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Borrowed Time: The Science of How and Why We Age

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Paperback
Published: December 2020
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BIC Subject: Popular science
Published By: Bloomsbury
 
Published: 01-Dec-2020
Format: Paperback, 272 pages, 0x0mm
ISBN: 9781472936080
Stock Code: 2936080
Product Description
 
Like 'time', everyone knows what ageing is until we try to pin it down. When does it begin? How does it happen and why? What lies ahead for each of us individuals, and would we want to live forever, given the option?
The question of how and why organisms age has teased scientists for centuries, yet there is still no agreement. There are a myriad of competing theories, from the idea that ageing is a simple wear and tear process, like the rusting of a car, to the belief that ageing and death are genetically programmed and controlled. In fact, there is no clearly defined limit to life, and no single, predictable programme playing itself out- different things are happening within and between tissues, and each system or organ accumulates damage at its own pace, according to the kind of insults imposed on it by daily living.
Sometime before 2020, the number of people over sixty-five worldwide will, for the first time, be greater than the number of 0-4 year olds; and by 2050 there are likely to be 2.5 times as many older people in the world as toddlers. With statistics like these, society is understandably preoccupied with the 'greying of the world', and there is a huge community of scientists exploring the phenomenon from every angle. Sue Armstrong tells the story of society's quest to understand ageing through the eyes of the scientists themselves, as well as through the 'ordinary' people who exemplify the mysteries of ageing o from those who suffer from the premature ageing condition, Hutchinson-Gilford syndrome, to people still running marathons in their 80s.
Borrowed Time will investigate such mind-boggling experiments as transfusing young blood into old rodents, and research into transplanting the first human head, amongst many others. It will explore where science is taking us and what issues are being raised from a psychological, philosophical and ethical perspective, through interviews with, and profiles of, key scientists in the field and the people who represent interesting and important aspects of ageing.Like 'time', everyone knows what ageing is until we try to pin it down. When does it begin? How does it happen and why? What lies ahead for each of us individuals, and would we want to live forever, given the option?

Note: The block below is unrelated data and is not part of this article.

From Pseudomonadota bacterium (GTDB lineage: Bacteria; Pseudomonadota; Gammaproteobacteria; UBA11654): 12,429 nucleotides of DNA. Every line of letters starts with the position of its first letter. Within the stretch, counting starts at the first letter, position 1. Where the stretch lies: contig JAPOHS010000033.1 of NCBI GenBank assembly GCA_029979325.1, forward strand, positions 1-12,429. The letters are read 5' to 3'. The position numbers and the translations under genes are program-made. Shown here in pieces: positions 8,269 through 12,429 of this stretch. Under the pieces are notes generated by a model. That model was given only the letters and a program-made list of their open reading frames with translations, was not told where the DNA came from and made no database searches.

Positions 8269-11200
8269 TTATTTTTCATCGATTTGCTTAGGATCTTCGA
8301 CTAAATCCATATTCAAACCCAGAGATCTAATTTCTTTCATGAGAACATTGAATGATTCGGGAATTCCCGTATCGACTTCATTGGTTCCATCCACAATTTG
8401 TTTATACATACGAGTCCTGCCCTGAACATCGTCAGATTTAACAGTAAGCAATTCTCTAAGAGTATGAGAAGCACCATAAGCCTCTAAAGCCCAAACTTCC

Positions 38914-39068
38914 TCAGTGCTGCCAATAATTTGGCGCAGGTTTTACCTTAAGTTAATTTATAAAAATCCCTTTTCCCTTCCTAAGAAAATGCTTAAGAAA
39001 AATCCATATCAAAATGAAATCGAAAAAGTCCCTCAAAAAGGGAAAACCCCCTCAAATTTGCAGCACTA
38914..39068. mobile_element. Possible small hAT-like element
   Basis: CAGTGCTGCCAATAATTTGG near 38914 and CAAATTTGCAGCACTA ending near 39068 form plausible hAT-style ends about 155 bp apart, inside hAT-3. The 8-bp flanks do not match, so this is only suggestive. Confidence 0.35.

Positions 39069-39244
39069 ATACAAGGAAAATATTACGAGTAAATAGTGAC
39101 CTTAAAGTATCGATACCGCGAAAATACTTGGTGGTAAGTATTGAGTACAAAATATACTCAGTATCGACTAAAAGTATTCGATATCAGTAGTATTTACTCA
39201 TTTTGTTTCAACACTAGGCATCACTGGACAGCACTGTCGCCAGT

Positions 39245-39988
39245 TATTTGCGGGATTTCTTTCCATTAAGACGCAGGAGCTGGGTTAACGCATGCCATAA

The question of how and why organisms age has teased scientists for centuries, yet there is still no agreement. There are a myriad of competing theories, from the idea that ageing is a simple wear and tear process, like the rusting of a car, to the belief that ageing and death are genetically programmed and controlled. In fact, there is no clearly defined limit to life, and no single, predictable programme playing itself out- different things are happening within and between tissues, and each system or organ accumulates damage at its own pace, according to the kind of insults imposed on it by daily living.
Sometime before 2020, the number of people over sixty-five worldwide will, for the first time, be greater than the number of 0-4 year olds; and by 2050 there are likely to be 2.5 times as many older people in the world as toddlers. With statistics like these, society is understandably preoccupied with the 'greying of the world', and there is a huge community of scientists exploring the phenomenon from every angle. Sue Armstrong tells the story of society's quest to understand ageing through the eyes of the scientists themselves, as well as through the 'ordinary' people who exemplify the mysteries of ageing o from those who suffer from the premature ageing condition, Hutchinson-Gilford syndrome, to people still running marathons in their 80s.
Borrowed Time will investigate such mind-boggling experiments as transfusing young blood into old rodents, and research into transplanting the first human head, amongst many others. It will explore where science is taking us and what issues are being raised from a psychological, philosophical and ethical perspective, through interviews with, and profiles of, key scientists in the field and the people who represent interesting and important aspects of ageing.
Sue Armstrong is a science writer and broadcaster based in Edinburgh. She has worked for a variety of media organisations, including New Scientist, and since the 1980s has undertaken regular assignments for the World Health Organization (WHO) and UNAIDS, writing about women's health issues and the AIDS pandemic, among many other topics, and reporting from the frontline in countries as diverse as Haiti, Papua New Guinea, Uganda, Thailand, Namibia and Serbia. Sue has been involved, as presenter, writer and researcher, in several major documentaries for BBC Radio 4; programmes have focused on the biology of ageing, and of drug addiction, alcoholism, obesity, AIDS, CJD, cancer and stress. Her previous book was p53- The Gene that Cracked the Cancer Code, also published with Bloomsbury Sigma. It has been highly commended by the BMA Book Award.